Virtual Reality for BAE Systems Apprentices in Portsmouth | VR Life

Virtual Reality for BAE Systems Apprentices in Portsmouth

Virtual-Reality-for-BAE-Systems-Apprentices-in-Portsmouth

 

A conference paper for Sir Donald Gosling Award was entered by three apprentices at BAE Systems at Portsmouth Naval Base. It shows how virtual reality could have a practical application on the new Queen Elizabeth Class aircraft carriers.

A computer generated simulation of a 3D environment will make it possible for users to interact physically with their environment and surroundings in real time. This technology is already being utilized by the gaming industry and now virtual reality simulations for training and for warship design has been created by BAE systems. The three major areas that will benefit from this technology are either of design services, training or business communications.

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The work is based primarily on the apprentices’ experiences of developing the support solutions for the Queen Elizabeth Class. Ross Basketter and Craig Birchmore are both in the fourth year of their Engineering Technician Apprenticeship, Abbi Fisher is in the third year of her Engineering Technician Apprenticeship, and they are all working together on the Readiness program.

The Queen Elizabeth class is a class of two aircraft carriers currently under construction for the Royal Navy. The first, HMS Queen Elizabeth, was named on 4 July 2014, with her ship commissioning planned for 2017, and an initial operating capability expected in 2020. The second, HMS Prince of Wales, is scheduled to be launched around 2017, followed by commissioning in 2020 and service thereafter. On 5 September 2014, at the NATO 2014 Wales summit, the Prime Minister announced that the second carrier will be brought into service, ending years of uncertainty surrounding its future. The contract for the vessels was announced on25 July 2007, by the then Secretary of State for Defense, Des Browne, ending several years of delay over cost issues and British naval shipbuilding restructuring. The contracts were signed one year later on 3 July 2008, after the creation of BVT Surface Fleet through the merger of BAE Systems Surface Fleet Solutions and VT Group’s VT Shipbuilding, which was a requirement of the UK Government. The vessels currently have a displacement of approximately 70,600 tonnes (69,500 long tons), but the design anticipates growth over the lifetime of the ships. The ships will be 280 meters (920 ft.) long and have a tailored air group of up to forty aircraft (though are capable of carrying up to fifty at full load). They will be the largest warships ever constructed for the Royal Navy. The projected cost of the programme is £6.2 billion.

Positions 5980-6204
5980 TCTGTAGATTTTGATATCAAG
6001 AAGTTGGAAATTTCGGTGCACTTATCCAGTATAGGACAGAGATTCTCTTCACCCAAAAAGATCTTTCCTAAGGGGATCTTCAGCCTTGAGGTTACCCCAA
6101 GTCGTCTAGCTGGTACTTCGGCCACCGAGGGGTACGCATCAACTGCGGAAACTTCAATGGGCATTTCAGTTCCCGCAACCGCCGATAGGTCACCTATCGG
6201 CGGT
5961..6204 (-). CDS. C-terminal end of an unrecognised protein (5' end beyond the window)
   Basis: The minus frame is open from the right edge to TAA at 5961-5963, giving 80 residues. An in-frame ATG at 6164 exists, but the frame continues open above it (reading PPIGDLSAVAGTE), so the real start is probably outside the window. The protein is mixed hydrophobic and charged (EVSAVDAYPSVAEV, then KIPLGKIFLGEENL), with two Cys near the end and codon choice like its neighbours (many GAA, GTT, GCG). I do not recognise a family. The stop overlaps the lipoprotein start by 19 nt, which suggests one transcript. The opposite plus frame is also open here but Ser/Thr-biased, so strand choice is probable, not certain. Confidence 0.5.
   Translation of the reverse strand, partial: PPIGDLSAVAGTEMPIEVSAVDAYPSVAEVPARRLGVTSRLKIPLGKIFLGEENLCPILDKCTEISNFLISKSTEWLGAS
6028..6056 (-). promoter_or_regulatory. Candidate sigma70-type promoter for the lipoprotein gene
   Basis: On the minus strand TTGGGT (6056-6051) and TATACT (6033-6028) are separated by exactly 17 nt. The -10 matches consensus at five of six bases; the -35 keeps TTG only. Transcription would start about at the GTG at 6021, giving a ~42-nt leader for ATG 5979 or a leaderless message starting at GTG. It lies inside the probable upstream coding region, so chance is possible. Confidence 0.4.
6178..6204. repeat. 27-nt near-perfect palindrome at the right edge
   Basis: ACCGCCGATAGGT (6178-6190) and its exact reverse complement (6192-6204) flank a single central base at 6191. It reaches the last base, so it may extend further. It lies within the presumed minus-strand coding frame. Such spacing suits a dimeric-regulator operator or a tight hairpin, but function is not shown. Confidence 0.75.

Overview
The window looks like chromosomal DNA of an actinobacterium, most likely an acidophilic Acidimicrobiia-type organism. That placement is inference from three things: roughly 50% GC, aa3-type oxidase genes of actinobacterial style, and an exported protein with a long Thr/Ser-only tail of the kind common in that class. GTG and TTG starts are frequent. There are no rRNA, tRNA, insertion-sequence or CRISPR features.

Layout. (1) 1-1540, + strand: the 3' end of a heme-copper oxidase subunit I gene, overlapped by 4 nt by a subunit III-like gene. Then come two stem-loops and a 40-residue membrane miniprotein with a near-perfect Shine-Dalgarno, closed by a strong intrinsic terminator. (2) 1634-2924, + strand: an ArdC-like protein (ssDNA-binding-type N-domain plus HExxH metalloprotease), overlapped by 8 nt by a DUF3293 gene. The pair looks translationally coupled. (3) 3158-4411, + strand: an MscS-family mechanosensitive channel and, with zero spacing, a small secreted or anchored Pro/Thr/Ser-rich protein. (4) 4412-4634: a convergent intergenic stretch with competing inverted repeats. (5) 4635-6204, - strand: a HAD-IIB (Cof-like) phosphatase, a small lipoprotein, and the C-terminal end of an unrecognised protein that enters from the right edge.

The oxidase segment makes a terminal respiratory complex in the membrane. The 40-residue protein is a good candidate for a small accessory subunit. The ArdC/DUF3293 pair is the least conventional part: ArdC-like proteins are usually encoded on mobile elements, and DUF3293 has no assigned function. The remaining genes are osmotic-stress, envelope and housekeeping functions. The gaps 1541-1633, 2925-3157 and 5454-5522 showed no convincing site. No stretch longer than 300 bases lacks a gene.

The carriers will be completed as originally planned, in a Short Take-Off and Vertical Landing (STOVL) configuration, deploying the Lockheed Martin F-35B. Following the 2010 Strategic Defense and Security Review, the British government had intended to purchase the F-35C carrier version of this aircraft, and adopted plans for Prince of Wales to be built to a Catapult Assisted Take Off Barrier Arrested Recovery (CATOBAR) configuration. After the projected costs of the CATOBAR system rose to around twice the original estimate, the government announced that it would revert to the original design on 10 May 2012.

INEC, a major international conference for naval engineers, is an Institute of Marine Engineering, Science, and Technology (IMarEST) Learned Society event. The BAE Systems apprentices’ paper was one of 23 presented to the Sir Donald Gosling Award judging panel. John Newell, the Judging Panel Chairman, who is also Head of Queen Elizabeth Class Support at BAE Systems, said: “The sheer size and complexity of the new carriers present support staff with a challenge both in finding their way around the ship and in supporting the ship’s systems.

“This paper highlights the opportunity that virtual reality offers in building intimate knowledge of the ship from ashore, assists in designing future changes to the ships and helps with planning support activities amongst many potential benefits to improve effective and efficient delivery of support.”

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